Winners receive a $2,500 prize, a paid trip to a ceremony in Washington, D.C., a certificate signed by the secretary and a pin commemorating the annual November event.

Meet this year’s winners and honorees.

George Cornick

Kampala, Uganda — Bureau of African Affairs

George Cornick, an eligible family member and recently retired employee, found himself partnering alongside the self-proclaimed first clown in Uganda to benefit children with cancer and improve the environment in which they were receiving treatment.

Cornick garnered dozens of volunteers around the embassy to paint a childcare center and build a vegetable garden and green space with flowers and trees to make the childrens’ stays less intimidating and more comforting.

Cornick also devoted time to the Refuge of Hope center where he drew on his experience working in Baltimore, Maryland, and other cities to mentor young men and teach them interviewing techniques, life skills and step dancing.

“Kids are kids all over the world,” he said in an interview with Federal Times. “Some of these kids just need role models, and they need somebody that can guide them.”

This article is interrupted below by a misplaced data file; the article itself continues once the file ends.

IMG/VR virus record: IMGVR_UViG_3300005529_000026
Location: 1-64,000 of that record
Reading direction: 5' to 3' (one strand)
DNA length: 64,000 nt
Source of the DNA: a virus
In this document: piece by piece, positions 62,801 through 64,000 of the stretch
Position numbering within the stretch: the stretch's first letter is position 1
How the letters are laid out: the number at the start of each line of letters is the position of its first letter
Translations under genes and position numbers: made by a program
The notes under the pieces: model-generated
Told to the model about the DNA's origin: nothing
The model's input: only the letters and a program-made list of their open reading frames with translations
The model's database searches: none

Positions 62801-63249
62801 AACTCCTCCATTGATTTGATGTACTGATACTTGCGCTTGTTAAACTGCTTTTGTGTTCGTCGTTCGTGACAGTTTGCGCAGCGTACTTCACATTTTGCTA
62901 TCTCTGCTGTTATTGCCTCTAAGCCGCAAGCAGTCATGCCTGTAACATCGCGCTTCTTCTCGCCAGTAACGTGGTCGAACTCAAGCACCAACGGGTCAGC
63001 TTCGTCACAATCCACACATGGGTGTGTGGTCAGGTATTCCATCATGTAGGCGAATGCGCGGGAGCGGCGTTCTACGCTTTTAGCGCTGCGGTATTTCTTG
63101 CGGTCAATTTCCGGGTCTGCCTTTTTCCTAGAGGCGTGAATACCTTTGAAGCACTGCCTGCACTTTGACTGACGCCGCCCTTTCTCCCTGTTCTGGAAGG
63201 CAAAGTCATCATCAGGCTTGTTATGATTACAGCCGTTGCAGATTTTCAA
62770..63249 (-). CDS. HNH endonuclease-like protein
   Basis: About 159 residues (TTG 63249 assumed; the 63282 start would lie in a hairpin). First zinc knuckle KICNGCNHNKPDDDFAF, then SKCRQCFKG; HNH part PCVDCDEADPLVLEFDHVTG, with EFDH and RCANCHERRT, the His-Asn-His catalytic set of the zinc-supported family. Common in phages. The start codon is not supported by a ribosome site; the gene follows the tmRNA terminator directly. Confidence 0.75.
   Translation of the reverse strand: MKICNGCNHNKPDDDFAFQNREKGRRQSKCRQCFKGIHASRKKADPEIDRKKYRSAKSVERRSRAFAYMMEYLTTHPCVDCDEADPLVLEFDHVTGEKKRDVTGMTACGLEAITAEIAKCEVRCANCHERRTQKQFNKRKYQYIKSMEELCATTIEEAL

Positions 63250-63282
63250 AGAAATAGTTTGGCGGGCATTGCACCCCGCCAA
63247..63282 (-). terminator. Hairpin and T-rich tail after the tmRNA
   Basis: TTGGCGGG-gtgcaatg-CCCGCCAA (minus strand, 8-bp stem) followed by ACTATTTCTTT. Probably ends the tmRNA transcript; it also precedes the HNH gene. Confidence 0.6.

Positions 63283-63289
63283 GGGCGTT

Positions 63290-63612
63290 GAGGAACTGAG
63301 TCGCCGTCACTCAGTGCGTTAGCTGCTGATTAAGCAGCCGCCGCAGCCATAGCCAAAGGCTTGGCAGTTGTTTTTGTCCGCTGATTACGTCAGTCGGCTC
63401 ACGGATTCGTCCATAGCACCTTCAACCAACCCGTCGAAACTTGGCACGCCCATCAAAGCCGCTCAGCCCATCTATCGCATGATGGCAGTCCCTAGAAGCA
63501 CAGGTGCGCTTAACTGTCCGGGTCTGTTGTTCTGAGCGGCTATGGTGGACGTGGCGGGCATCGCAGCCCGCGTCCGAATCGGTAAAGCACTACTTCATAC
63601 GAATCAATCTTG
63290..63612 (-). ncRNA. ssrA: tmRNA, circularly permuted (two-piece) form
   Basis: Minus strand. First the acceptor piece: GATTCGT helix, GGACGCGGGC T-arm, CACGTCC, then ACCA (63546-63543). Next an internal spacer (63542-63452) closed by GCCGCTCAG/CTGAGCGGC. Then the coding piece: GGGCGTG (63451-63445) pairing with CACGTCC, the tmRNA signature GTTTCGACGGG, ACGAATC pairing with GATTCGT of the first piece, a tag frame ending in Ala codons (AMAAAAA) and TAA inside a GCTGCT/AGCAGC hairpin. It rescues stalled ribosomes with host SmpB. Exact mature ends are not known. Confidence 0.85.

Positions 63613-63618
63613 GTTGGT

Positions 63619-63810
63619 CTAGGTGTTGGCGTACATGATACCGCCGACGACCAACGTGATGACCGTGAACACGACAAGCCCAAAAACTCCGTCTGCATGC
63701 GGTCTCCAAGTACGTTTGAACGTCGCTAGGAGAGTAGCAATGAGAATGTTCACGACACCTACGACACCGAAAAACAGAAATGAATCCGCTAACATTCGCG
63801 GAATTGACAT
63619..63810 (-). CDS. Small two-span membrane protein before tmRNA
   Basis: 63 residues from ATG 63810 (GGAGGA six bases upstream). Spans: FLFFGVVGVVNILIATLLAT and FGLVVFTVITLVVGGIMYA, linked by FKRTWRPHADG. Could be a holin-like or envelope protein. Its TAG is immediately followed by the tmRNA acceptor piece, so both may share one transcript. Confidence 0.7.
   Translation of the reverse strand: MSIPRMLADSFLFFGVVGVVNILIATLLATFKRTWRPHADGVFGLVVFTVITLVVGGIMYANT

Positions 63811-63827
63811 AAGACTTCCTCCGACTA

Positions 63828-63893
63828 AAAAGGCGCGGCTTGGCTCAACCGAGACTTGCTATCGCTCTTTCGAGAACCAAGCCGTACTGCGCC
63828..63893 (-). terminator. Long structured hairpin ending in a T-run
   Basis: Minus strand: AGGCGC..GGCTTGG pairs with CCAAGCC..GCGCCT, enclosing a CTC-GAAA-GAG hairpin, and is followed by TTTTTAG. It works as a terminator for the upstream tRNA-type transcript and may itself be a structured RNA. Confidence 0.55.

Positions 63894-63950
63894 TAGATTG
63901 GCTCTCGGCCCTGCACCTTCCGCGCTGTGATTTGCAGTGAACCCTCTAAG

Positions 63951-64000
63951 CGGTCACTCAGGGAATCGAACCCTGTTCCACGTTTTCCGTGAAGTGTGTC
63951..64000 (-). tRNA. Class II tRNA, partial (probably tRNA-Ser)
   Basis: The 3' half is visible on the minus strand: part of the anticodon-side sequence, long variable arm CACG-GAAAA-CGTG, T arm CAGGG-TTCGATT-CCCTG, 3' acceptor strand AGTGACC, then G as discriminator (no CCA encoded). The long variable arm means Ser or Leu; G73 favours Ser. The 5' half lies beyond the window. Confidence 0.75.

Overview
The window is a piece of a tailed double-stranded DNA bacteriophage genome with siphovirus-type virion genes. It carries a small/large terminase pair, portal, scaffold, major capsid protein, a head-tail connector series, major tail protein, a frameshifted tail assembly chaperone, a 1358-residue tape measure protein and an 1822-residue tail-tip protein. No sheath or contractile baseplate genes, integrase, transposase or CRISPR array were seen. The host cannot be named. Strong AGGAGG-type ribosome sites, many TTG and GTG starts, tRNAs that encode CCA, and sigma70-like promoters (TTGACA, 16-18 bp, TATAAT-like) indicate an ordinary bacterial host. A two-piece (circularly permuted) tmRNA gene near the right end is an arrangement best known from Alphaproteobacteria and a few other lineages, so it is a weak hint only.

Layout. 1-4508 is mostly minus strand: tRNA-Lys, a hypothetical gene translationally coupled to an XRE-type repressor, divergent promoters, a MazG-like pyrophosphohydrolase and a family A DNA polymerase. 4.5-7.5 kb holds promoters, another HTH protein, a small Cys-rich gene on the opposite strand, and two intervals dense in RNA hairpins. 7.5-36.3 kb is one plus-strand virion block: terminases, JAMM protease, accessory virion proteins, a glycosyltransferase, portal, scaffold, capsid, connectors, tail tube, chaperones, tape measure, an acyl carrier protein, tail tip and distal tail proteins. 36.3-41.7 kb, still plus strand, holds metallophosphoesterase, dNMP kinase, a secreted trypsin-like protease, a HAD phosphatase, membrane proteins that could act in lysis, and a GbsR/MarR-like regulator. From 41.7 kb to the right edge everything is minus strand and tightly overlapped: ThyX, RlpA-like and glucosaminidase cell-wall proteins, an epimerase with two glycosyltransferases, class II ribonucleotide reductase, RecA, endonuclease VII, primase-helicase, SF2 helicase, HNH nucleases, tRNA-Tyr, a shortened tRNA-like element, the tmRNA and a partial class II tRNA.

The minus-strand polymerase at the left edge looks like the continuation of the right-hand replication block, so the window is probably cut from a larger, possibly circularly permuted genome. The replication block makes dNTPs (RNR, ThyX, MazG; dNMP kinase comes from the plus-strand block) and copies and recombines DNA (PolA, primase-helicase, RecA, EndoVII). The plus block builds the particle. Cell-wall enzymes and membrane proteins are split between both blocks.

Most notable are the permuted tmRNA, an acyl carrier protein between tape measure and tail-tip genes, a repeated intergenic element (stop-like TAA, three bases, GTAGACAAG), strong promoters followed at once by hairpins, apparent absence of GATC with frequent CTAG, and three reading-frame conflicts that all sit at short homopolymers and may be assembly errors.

Advice for aspiring public servants:

“A lot of people who work especially at USAID, the CDC, the State Department, they were Peace Corps volunteers. If I had the opportunity when I was coming up, I would have joined the Peace Corps.”

Robert and Kimberly Gudenkauf

Ulaanbaatar, Mongolia — Bureau of East Asian and Pacific Affairs

When Robert and Kimberly Gudenkauf first arrived in Mongolia, a stray injured dog found them during the harsh winter season.

The two rehabilitated him and began looking for a permanent home when they realized how difficult that was and how few resources were afforded to homeless animals. They came across a shelter that would accept him, but upon dropping him off, they were shocked at what they found.

“When we went to drop him off, we were just heartbroken ... seeing the conditions,” said Kim in an interview. “It is an outdoor animal shelter ... the dogs live on chains outside just because they have limited funds. They get their funding from donations. And we left there saying, ‘we want to help. We want to do everything we can to help these shelters.’ And it just kind of started our journey.”